Botanical Garden

Sweet husband and I went to a botanical garden last week.  May I say, it was spectacular?!

It is the end of the season, but we still had many types of grasses, moss, trees and bushes (many we had never seen before).  There were several types of flowers still blooming, herbs and vegetables, plus fountains, water falls, ponds, chipmunks and many butterflies.  They had a children’s garden (probably my favorite part) complete with scarecrows, a tree house, an art/reading room, ponds and bridges.

After walking through the formal, vegetable and children’s garden we headed off through the woods to the “natural” setting; you know trails thru the woods, along a lake, with boulders and tree/bush identifying signs, etc.  The canopy housed many birds, more chipmunks and delightfully, beautifully colored leaves drifting to the ground like fairies marking the path before you.  We walked down the trail toward the lake, the leaves were brilliant, the lake was smooth, showing a beautiful reflection of the tree colors on the other side.  It was amazingly peaceful and beautiful/  So much so that I actually didn’t realize I had been walking down into this dark forest for quite a distance…THEN we turned a corner… OMGosh I realized we would be walking BACK UP this looooooooong, winding hill.  There was no one else around us (no one was stupid enough to go on that long trek with rain threatening).  At that point I realized and said to my sweet husband with the appropriate panic in my voice, “If we die here trying to climb this hill, no one will find until the spring!”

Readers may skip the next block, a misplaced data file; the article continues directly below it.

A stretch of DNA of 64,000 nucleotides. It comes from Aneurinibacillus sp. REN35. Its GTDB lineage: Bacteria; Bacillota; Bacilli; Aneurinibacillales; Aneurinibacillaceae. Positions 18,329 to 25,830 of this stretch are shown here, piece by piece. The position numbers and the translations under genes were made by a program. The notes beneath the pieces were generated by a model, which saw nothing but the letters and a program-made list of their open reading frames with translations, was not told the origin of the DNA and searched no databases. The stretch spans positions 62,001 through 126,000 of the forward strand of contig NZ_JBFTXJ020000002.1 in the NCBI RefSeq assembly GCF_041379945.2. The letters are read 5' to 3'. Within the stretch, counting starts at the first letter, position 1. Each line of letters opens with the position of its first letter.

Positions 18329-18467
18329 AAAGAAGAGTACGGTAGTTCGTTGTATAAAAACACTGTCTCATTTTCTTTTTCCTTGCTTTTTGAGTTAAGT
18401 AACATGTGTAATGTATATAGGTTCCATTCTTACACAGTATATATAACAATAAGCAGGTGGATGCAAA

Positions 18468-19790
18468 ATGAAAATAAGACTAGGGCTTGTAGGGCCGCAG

About two-thirds of the way up this mountain we crossed a road (I use that word very loosely) and we saw signs pushing us onward across this “road”.  Out of the corner of my eye, a few feet up the “road” I saw a bench and what looked like a laarg golf cart parked by it.  Thank you, Jesus!  I am saved.  Sweet husband kept going up the path because he wanted to see the promised water fall at the end of the trail.  My new best friend drove me the final third of the way back in his wonderful chariot (golf cart).  After my best friend dropped me at the top of the hill, I sent him back to find sweet husband – success.

Lunch and coffee were available at the visitor’s center.  We have been sufficiently strengthened for yet another day and another quest.

The Walk in the woods

from the bottom of the trail

from the bottom of the trail

Across the lake

Sweet Husband's quest

Sweet Husband’s quest

Did you know it changes color in the fall.  In the deep south grass just dies from the heat of August/September.  I have had such a sheltered life.

Did you know it changes color in the fall. In the deep south grass just dies from the heat of August/September. I have had such a sheltered life.

There were several in the Children's garden, but this one was made of ribbon...just lovely

There were several in the Children’s garden, but this one was made of ribbon…just lovely

History With God

We are often told that we cannot base our relationship with God on various significant life experiences and/or miracles. In other words, we cannot live on today what He did for us yesterday. We are told we cannot save yesterday’s “manna”, so to speak, to give us life today. Indeed this is true, however, it is yesterday’s manna that got me to today. My relationship with my Lord isn’t based (alone) on the fact that His mercy is new every morning, but is enhanced by my relationship history with Him.

King David (the man after God’s heart) said (I paraphrase), “I was young and now I am old, but I have never seen the righteous forsaken or their children begging bread.”